Wednesday 15 March 2023

Why is it so hard to walk on sand?


For some people, nothing beats a long walk on a sandy beach. But there's no denying

that it's not as easy or as fast to get around on the beach as it is on a road or a sidewalk. But why is it so hard to walk on sand?

"The problem with sand is that it's soft; you 'sink in' at each step," Paola Zamparo(opens in new tab), a biomechanics researcher at the University of Verona in Italy, told Live Science in an email. This forces you to use 2.1 to 2.7 times more energy with every step you take, according to a study in the Journal of Experimental Biology(opens in new tab).

But it's not just that sand deforms when you step on it; the unevenness of beaches and sandy dunes also makes them tricky to move across. "On sand, the base of support is also irregular, and to move on irregular terrain requires additional energy," Zamparo said. This forces your body to make small, often subconscious adjustments to your gait, engaging muscles — especially in the ankle and foot – that might otherwise get more rest. These muscles "will need to actively contract to ensure stabilization," said Barbara Grant(opens in new tab), a biomechanics researcher at the University of Liverpool in the U.K. A similar effect is also at play when you hike on a trail with lots of rocks and roots; even if you walk at a reasonable pace, you'll still tire out faster than you would when walking on a sidewalk.

Another idea is that people walk differently on sand than they do hard surfaces, a 2022 study in the Journal of the Royal Society Interface(opens in new tab) found. Grant and her fellow researchers at the University of Liverpool compared how people walked on foam versus solid surfaces by analyzing the forces under their feet and how much oxygen each person consumed. They found that walking on soft surfaces, such as sand, mud and snow, caused people to take longer strides and make larger motions at their hip and knee — actions that use more energy than walking on a solid surface.

Interestingly, scientists have found that running on sand reduces the disparity in energy expenditure. Running along the beach requires only about 1.6 times as much energy as running on a flat, stable surface. However, because running (at least at a fast pace) is more energy-intensive than leisurely walking is, you'd still spend a lot more energy sprinting over sand compared with strolling on it.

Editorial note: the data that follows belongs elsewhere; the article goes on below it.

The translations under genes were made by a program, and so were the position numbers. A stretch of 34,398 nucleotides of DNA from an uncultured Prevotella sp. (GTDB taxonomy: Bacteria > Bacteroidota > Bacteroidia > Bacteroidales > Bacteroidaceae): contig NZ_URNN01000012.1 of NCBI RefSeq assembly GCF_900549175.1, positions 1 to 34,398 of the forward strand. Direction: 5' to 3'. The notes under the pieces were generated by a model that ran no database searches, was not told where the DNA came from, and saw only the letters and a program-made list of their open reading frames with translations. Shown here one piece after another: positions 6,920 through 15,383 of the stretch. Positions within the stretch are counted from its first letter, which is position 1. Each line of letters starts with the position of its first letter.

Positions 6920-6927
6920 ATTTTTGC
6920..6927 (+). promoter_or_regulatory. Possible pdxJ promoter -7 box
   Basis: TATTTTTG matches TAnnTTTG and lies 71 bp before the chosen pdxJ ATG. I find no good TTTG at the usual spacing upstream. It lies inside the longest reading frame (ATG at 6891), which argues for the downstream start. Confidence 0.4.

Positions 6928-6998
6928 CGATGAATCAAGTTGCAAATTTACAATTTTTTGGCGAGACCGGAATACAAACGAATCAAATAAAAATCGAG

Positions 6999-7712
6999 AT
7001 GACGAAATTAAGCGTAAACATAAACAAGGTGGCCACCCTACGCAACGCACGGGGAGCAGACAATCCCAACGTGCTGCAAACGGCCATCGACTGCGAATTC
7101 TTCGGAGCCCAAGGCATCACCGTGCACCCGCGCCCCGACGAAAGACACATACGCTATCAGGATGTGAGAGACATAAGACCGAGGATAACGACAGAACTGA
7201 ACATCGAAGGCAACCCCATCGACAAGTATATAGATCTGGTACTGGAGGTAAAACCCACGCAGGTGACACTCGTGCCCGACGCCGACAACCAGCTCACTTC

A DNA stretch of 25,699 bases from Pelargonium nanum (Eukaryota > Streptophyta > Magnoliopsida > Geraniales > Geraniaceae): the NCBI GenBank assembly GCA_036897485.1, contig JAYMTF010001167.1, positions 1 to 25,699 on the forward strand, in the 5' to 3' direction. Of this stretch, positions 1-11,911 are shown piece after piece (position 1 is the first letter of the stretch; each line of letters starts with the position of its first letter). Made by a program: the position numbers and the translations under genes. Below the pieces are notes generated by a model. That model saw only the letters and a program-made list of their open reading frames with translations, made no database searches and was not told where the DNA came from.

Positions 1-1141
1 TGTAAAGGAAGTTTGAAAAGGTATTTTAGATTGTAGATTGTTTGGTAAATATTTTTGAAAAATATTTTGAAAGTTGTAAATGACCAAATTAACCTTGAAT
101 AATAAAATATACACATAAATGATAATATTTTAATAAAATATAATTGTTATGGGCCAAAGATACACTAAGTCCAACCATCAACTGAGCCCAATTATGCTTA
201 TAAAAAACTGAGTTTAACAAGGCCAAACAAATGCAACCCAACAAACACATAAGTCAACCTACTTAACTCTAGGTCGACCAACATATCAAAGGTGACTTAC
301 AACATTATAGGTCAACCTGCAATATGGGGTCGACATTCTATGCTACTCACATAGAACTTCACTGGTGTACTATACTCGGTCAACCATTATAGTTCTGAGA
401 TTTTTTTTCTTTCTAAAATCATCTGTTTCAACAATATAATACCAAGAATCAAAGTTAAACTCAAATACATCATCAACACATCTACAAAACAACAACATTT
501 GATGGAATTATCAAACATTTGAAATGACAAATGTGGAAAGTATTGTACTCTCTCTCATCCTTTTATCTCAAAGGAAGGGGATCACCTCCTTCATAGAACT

But as experienced beach walkers know, there's a way to make it easier to walk on sand: Just add water.

"When sand is wet, it becomes more compact, and walking on it is more similar to walking on firm terrain," Zamparo said. In other words, it's much easier to cross a beach by walking along the shoreline, where the waves roll in and out. This is a balance though; too much water could make the sand soupy and soft once again.

If water isn't an option, there is another way to make traversing sand easier: "Increase your surface area," Grant told Live Science. This could be accomplished by wearing shoes or changing your gait, landing more flat-footed than you might otherwise.

Although it's more difficult, there are some good reasons to exercise on sand. "The impact forces are lower on sand than on firm terrain," Zamparo said. Research suggests that walking or running across sand is much easier on your joints and muscles, especially compared with an unforgiving surface such as concrete. This means sand is a better surface for helping athletes recover more quickly from workouts and for people who are rehabbing after injuries. In fact, many professional athletes, including NBA star Russell Westbrook(opens in new tab), incorporate sand training into their workout regimens. However, Grant recommended exercising caution during sand workouts. "Due to the instability of the sand, there is potentially a greater risk of tripping or falling," she said.

So the next time you take a nice, relaxing stroll along the sand, remember this: You're actually working extra hard — all the more reason to celebrate with that margarita during your beach vacation.

Live Science

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